For just shy of 80 years, the Panaderia Santa Teresita has been baking up a storm in Mérida’s García Ginerés neighborhood.
A couple of years ago, the bakeries founder Álvaro Javier Herrera passed away at 96, while at the same time his son Gerardo decided it was about time to retire.
After several long family chats, the family decided that given the COVID-19 pandemic, stiffer-than-ever competition, and skyrocketing energy and production costs, it may be time to call it quits.
But thankfully for everyone who loves great bread, Don Álvaro’s grandchildren Moroni and Jocabet decided to take on the challenge of keeping their family business going.
But the brother-and-sister team has done much more than simply keep the bakery’s doors open. The bakery is now better than ever.
“We are extremely proud of what our family has accomplished and want not just to continue on but to thrive,” said Jocabet, the youngest of Don Ávlaro’s children.
The bakery continues to serve up traditional pan dulce, as well as Yucatán-style baguettes, known locally as pan frances.
But aside from the typical fare, Jocabet and Moroni have introduced several specialty items including delicious apple strudels, thin-crust personal pizzas, and pan de pichon, a specialty from the town of Pomuch in the neighboring state of Campeche.
“We respect the old ways and are committed to continuing on using the same artisanal processes that our father and grandfather taught us,” says Moroni. “But times are changing and we need to switch some things up as well to stay relevant and competitive.”
Along with additions to the bakery’s offerings, the new generation has opted to scale back their storefront, moving around the corner but in the same building, to save on energy costs.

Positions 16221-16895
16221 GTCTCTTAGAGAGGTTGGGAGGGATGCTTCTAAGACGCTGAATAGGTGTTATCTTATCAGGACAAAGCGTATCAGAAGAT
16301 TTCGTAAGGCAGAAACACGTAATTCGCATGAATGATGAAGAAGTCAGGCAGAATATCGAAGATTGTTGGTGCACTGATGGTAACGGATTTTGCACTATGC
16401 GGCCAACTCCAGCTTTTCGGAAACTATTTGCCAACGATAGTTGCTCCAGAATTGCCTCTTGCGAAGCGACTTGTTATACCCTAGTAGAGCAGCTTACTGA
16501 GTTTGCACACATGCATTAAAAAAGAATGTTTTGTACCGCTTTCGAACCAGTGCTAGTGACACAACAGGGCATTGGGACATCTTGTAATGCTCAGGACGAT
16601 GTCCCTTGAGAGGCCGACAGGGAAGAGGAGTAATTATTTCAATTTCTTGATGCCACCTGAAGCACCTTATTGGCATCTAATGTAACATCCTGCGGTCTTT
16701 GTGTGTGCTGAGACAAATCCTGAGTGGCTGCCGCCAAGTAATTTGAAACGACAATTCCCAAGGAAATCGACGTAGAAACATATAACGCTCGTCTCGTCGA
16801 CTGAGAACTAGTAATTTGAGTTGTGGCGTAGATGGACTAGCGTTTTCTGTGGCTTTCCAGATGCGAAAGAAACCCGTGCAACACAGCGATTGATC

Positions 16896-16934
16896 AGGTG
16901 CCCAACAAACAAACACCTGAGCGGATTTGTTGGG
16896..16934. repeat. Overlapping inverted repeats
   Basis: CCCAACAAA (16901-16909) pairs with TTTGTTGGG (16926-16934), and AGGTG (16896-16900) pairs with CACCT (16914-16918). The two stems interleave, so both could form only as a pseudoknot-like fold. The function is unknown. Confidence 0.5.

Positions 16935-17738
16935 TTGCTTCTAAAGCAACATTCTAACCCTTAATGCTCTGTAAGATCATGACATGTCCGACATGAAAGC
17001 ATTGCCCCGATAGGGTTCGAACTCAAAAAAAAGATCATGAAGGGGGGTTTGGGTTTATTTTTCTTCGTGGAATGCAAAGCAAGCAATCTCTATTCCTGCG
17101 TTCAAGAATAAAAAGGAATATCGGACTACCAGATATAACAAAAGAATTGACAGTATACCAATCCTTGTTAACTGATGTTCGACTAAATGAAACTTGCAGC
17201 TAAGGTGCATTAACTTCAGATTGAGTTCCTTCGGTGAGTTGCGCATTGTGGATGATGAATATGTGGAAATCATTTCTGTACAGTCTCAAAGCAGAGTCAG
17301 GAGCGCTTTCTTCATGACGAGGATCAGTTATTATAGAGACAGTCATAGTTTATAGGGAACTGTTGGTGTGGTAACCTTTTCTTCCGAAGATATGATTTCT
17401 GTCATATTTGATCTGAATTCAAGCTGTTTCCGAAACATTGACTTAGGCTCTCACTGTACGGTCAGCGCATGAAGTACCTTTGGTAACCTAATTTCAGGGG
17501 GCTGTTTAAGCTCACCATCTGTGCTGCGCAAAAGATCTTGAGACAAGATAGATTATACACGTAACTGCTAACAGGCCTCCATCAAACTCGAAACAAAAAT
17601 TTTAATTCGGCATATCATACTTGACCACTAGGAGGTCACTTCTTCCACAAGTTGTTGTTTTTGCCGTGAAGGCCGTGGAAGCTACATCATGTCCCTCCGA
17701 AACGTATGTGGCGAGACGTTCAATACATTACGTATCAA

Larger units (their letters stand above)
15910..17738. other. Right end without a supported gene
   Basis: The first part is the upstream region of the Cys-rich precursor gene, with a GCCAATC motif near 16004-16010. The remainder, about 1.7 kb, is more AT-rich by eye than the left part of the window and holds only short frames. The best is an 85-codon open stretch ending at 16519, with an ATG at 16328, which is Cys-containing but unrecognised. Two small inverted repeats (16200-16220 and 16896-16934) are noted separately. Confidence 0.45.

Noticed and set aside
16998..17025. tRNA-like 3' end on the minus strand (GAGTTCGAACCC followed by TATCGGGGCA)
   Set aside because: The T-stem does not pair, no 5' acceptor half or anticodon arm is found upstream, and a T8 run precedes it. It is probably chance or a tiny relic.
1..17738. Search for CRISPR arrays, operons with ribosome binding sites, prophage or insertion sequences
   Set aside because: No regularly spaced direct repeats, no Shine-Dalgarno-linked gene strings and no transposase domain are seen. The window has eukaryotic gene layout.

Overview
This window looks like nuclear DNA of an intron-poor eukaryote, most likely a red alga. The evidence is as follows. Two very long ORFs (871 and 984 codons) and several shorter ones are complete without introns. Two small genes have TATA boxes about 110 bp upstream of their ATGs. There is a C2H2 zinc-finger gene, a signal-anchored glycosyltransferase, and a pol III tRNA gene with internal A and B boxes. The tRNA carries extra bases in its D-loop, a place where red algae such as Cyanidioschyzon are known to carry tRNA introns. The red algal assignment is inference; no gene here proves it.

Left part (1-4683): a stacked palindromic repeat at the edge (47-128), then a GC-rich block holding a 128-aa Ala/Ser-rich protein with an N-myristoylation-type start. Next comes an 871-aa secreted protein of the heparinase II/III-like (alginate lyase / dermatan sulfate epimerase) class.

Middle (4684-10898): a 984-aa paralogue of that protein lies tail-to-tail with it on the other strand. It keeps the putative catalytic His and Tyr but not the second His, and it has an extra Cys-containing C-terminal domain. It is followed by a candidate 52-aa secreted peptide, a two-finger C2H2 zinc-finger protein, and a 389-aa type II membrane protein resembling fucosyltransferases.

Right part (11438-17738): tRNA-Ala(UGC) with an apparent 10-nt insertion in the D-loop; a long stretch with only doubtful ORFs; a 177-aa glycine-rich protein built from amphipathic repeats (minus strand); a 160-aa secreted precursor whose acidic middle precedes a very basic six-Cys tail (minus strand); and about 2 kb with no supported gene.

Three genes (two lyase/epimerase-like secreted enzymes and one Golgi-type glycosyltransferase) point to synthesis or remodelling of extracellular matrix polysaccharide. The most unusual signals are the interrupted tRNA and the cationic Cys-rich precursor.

“It was a tough call, but it’s not like we have changed locations or anything, and to be honest in the context of the pandemic our new setup works even better,” said Jocabet.
But one thing that has not changed is the Herrera family’s commitment to staying true to traditional baking methods, using only the best ingredients and their now ancient stone wood-burning oven.
“Staying true to our roots is something that is very important to us both. We want to continue to get up early every day and offer up the best product we can at a fair price,” says the brother-and-sister team.
On a personal note, both my parents still live in the home I grew up in, in García Ginerés.
Some of my earliest memories are of being sent by my mother to pick up “frances” at Santa Teresita just a couple of blocks away.
Given the large number of local business closures caused by both the pandemic and inflation, it’s wonderful to see this bakery continue to thrive thanks to the hard work and creativity of the new generation at the helm.
I am particularly fond of the strudel, which has become somewhat of a morning staple at home.
“Our grandfather came to Mérida from Motul with a single peso in his pocket, I am sure we will find the way to keep our tradition going for another 80 years,” said Moroni.
For more information visit Santa Teresita’s Facebook page, or visit them on Calle 11 with 18 in García Ginerés.
Thanks to Yesica Benitez Chan for her assistance in researching this article.